"Keats's project has as its prototype the very historical process that made the urn accessible to him in the first place -- the process of cultural and national appropriation" (Garson 458).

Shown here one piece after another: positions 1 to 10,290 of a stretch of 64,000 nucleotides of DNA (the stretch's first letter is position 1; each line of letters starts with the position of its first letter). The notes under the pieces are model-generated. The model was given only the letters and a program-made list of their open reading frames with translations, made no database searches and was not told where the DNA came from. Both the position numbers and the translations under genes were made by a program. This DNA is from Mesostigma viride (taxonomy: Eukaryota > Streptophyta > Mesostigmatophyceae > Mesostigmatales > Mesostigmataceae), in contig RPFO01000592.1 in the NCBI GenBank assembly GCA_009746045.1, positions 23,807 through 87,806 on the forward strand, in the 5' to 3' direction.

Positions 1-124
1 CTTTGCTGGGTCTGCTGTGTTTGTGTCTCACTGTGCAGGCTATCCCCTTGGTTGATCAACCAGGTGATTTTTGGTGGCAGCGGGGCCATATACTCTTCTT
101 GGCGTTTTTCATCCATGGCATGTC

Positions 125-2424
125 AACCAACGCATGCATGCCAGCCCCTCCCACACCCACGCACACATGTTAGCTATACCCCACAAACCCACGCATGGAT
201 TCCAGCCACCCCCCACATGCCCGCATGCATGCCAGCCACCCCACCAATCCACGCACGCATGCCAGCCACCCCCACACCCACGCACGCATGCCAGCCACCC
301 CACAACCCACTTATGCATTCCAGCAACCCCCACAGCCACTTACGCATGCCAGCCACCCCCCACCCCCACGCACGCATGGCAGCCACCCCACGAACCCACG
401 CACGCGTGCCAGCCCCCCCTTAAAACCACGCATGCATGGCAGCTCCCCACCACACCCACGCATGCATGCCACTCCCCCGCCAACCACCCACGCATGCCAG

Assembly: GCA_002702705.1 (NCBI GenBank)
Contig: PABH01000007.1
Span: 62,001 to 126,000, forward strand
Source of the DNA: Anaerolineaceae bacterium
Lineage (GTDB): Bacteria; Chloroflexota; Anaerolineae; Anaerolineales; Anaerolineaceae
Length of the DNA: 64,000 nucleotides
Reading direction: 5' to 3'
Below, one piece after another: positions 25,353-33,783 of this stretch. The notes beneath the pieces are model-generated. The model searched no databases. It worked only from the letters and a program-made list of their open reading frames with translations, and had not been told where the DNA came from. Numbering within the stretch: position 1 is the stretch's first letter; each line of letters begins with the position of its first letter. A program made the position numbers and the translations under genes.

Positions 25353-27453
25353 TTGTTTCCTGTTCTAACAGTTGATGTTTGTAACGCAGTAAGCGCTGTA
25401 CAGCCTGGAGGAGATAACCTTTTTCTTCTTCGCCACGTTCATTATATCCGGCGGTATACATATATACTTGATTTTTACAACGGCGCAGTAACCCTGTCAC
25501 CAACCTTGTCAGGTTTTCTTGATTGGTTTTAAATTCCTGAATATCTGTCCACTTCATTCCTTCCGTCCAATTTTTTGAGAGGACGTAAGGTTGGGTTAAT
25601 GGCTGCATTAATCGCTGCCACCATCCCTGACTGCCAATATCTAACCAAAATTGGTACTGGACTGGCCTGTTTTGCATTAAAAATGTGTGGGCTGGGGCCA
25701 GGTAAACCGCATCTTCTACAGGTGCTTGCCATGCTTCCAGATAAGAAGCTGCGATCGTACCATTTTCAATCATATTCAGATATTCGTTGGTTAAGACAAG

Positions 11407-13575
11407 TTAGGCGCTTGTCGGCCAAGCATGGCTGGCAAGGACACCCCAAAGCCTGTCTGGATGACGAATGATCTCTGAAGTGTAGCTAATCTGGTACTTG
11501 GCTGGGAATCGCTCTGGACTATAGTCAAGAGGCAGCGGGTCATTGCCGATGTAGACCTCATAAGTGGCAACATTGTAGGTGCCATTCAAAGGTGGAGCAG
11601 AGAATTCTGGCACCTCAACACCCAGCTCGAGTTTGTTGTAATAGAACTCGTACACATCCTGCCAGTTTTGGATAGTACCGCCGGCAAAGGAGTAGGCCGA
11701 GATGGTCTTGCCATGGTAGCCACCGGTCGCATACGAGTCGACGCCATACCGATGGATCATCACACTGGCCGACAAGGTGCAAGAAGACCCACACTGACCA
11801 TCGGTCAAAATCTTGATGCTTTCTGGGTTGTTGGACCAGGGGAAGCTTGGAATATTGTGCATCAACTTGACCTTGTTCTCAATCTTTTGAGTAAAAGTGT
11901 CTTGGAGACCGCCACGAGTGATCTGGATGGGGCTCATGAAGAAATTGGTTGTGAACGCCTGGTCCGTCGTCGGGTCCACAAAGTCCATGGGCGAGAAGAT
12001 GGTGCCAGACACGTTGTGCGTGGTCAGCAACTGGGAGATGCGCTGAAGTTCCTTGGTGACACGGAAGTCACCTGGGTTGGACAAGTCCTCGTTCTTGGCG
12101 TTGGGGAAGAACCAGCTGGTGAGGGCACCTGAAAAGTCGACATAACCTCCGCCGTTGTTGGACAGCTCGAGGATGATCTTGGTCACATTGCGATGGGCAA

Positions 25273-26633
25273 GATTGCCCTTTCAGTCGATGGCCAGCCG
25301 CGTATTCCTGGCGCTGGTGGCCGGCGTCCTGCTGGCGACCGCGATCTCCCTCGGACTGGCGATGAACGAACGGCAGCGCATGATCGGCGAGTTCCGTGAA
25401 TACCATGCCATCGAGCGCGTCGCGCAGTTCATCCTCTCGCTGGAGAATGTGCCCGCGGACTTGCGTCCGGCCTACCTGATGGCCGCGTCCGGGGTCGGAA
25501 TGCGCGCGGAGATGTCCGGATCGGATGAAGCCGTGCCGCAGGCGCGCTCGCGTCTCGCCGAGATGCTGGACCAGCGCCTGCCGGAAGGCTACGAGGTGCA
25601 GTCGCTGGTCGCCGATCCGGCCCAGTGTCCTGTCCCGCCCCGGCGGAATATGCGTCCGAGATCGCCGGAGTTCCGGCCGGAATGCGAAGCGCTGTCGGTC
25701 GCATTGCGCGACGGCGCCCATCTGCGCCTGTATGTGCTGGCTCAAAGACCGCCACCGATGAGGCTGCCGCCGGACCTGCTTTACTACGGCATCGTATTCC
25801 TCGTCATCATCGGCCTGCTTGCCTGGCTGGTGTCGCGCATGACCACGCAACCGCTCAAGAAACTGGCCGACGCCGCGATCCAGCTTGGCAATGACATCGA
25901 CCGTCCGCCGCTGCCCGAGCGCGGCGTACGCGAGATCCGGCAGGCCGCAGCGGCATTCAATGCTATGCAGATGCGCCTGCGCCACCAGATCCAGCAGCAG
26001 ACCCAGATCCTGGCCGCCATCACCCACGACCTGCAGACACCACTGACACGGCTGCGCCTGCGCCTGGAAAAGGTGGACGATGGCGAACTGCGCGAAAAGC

Garson create a completely different side of the urn that we are not necessarily used to after the other interpretations of the urn. Last week, the ambiguity of the urn is more meaningful than anything else. We have also seen in the past how Keats reads the urn, and how we we read the urn ourselves, but for once, we are looking at how the Grecian Urn actually comes to life, how the Grecian culture becomes more about possession of a culture than a reading of the urn itself. Once again, there is a representation of history, but there is also an emphasis on the symbolism behind the urn, especially a cultural emphasis.Posted by The Gentle Giant at April 18, 2007 3:40 PM